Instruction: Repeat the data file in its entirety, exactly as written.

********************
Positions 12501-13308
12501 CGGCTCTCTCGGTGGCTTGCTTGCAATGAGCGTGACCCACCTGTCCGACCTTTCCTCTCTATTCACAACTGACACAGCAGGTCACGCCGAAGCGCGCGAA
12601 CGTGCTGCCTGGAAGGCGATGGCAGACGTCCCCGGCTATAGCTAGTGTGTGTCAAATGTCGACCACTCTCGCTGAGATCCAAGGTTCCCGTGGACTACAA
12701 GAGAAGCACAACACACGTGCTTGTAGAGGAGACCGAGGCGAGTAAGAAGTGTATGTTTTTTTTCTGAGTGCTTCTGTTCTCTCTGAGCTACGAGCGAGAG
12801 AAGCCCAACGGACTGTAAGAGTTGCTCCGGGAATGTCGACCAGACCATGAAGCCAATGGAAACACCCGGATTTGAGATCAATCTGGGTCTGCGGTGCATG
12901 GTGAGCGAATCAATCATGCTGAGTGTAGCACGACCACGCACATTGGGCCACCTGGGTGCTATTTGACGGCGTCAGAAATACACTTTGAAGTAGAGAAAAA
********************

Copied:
Positions 12501-13308
12501 CGGCTCTCTCGGTGGCTTGCTTGCAATGAGCGTGACCCACCTGTCCGACCTTTCCTCTCTATTCACAACTGACACAGCAGGTCACGCCGAAGCGCGCGAA
12601 CGTGCTGCCTGGAAGGCGATGGCAGACGTCCCCGGCTATAGCTAGTGTGTGTCAAATGTCGACCACTCTCGCTGAGATCCAAGGTTCCCGTGGACTACAA
12701 GAGAAGCACAACACACGTGCTTGTAGAGGAGACCGAGGCGAGTAAGAAGTGTATGTTTTTTTTCTGAGTGCTTCTGTTCTCTCTGAGCTACGAGCGAGAG
12801 AAGCCCAACGGACTGTAAGAGTTGCTCCGGGAATGTCGACCAGACCATGAAGCCAATGGAAACACCCGGATTTGAGATCAATCTGGGTCTGCGGTGCATG
12901 GTGAGCGAATCAATCATGCTGAGTGTAGCACGACCACGCACATTGGGCCACCTGGGTGCTATTTGACGGCGTCAGAAATACACTTTGAAGTAGAGAAAAA